"Car dealers are the ones who start to notice," Dunkelberg says. "When the car dealer isn't selling, he sends the message up to GM, 'I don't need the cars.'"
Motor vehicle sales typically take a turn for the worse at least a few months before recessions officially begin. But recently announced layoffs at GM notwithstanding, car sales have been hovering near historically high levels since early 2015.
Workers in the auto industry and other supply-chain roles see the signs of a slowdown becoming a downturn even earlier.
A recession may get rolling with a few seemingly anomalous events like the recently-announced GM plant closures. There can also be warning signs in large-scale buyouts, such as those offered to 10,400 Verizon employees a few weeks ago or FedEx buyouts due to a slowdown in trade amid global trade disputes.
But the more common first step is not being asked to stay late and come in on Saturdays.
"When manufacturing weakens, the firms wouldn't lay workers off, they would cut back their overtime hours," says economist Ed Leamer, who directs the UCLA/Anderson Business Forecast Project. So far, manufacturing workweeks remain very long by historical standards, after reaching their longest point since World War II in the spring of 2018.
Surprisingly, the low unemployment rate can help accelerate a slide.
The United States is at what economists consider full employment, with more job openings than workers seeking jobs. But employers unable to find the workers they want are more likely to turn to automation to do the work that they need done.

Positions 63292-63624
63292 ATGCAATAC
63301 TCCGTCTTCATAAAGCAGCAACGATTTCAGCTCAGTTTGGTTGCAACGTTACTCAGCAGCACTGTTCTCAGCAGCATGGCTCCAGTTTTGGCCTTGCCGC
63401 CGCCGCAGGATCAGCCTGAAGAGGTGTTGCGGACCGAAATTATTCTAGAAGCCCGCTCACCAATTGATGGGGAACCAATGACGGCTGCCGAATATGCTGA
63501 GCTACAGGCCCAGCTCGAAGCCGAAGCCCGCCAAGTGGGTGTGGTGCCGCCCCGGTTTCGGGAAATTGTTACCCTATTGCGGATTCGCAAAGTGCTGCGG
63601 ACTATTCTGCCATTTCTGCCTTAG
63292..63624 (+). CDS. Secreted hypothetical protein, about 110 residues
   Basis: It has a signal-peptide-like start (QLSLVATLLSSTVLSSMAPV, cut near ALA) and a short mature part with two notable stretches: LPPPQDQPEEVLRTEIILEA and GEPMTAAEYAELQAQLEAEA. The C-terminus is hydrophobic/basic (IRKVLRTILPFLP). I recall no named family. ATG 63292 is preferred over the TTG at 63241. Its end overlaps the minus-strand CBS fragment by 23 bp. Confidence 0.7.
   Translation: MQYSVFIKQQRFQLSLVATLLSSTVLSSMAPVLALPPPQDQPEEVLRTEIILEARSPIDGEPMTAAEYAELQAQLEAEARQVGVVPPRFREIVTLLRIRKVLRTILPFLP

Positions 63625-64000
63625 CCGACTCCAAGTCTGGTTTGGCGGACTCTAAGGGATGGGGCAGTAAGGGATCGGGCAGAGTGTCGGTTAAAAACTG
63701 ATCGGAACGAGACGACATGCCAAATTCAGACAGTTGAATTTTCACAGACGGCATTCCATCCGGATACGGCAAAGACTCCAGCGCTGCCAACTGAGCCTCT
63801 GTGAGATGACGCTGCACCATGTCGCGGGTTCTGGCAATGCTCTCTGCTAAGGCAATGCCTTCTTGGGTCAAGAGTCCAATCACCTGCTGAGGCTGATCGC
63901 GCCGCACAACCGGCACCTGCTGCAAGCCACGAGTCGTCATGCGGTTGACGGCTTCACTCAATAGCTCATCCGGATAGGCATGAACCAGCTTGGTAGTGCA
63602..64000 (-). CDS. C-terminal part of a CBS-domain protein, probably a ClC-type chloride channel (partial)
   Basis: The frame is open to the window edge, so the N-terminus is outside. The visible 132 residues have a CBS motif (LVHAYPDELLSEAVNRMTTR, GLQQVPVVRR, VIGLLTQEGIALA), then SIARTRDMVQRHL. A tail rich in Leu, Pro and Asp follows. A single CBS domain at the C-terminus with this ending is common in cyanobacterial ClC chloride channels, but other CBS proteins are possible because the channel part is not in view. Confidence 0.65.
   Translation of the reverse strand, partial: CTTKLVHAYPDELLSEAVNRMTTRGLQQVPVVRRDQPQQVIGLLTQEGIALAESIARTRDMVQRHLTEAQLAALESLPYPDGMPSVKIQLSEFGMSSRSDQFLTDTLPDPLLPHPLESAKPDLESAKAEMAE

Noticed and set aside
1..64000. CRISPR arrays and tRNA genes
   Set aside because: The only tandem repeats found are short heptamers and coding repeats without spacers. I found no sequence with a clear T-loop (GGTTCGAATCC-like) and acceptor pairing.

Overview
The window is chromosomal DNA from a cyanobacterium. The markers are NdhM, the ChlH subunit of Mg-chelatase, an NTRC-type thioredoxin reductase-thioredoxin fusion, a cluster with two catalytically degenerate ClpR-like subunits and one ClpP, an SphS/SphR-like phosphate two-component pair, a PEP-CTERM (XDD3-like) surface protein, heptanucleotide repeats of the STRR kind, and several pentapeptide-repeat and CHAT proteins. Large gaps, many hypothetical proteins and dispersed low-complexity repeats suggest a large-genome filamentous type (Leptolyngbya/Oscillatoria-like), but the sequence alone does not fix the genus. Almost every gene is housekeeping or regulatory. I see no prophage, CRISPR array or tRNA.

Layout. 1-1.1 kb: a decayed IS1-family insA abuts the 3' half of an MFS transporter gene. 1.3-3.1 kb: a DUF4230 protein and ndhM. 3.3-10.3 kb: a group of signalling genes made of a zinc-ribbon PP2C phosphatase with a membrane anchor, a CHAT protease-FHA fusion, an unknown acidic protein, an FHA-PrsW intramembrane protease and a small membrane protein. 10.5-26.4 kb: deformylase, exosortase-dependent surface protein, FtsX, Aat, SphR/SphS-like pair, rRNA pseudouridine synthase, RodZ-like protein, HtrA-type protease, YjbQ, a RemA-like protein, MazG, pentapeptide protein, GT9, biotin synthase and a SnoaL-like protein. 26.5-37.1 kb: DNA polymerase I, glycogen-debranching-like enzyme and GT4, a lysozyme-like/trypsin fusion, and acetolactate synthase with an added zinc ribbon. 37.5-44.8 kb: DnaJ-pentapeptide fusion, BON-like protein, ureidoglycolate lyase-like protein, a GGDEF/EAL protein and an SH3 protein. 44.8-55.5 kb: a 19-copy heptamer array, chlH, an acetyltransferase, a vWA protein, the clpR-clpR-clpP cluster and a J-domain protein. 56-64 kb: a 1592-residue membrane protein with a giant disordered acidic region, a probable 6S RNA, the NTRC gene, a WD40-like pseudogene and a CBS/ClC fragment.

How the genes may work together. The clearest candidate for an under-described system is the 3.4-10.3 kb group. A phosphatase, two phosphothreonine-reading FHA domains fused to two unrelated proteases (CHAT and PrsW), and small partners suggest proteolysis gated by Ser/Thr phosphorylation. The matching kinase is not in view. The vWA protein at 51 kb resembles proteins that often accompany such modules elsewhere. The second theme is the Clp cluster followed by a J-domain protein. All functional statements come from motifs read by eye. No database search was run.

Rising wages, either because of market conditions or increases in minimum wage laws in many states, also makes increased use of automation more attractive. Another factor is the 2017 tax reform, which allows businesses a bigger tax cut on capital spending, such as robots and computer kiosks that can be used by customers, than on new hiring.
The trouble comes when the economy starts to slow, and it's the workers who are let go, not the machines.
That's why it can be just a matter of months for a labor market to go from very low unemployment to job losses and a recession, as happened in 2000 and 2001.
The housing market
Housing has historically been a harbinger of recession — most dramatically in the financial collapse of 2008, which was caused by a real estate bubble fueled by too-easy credit. This time may be different.
Home sales and residential investment have started to sag over the past couple of quarters. But there was no building boom, post-recession mortgage underwriting has been much more solid, and any drop-off in the housing market has been blamed on rising interest rates — as well as high home prices.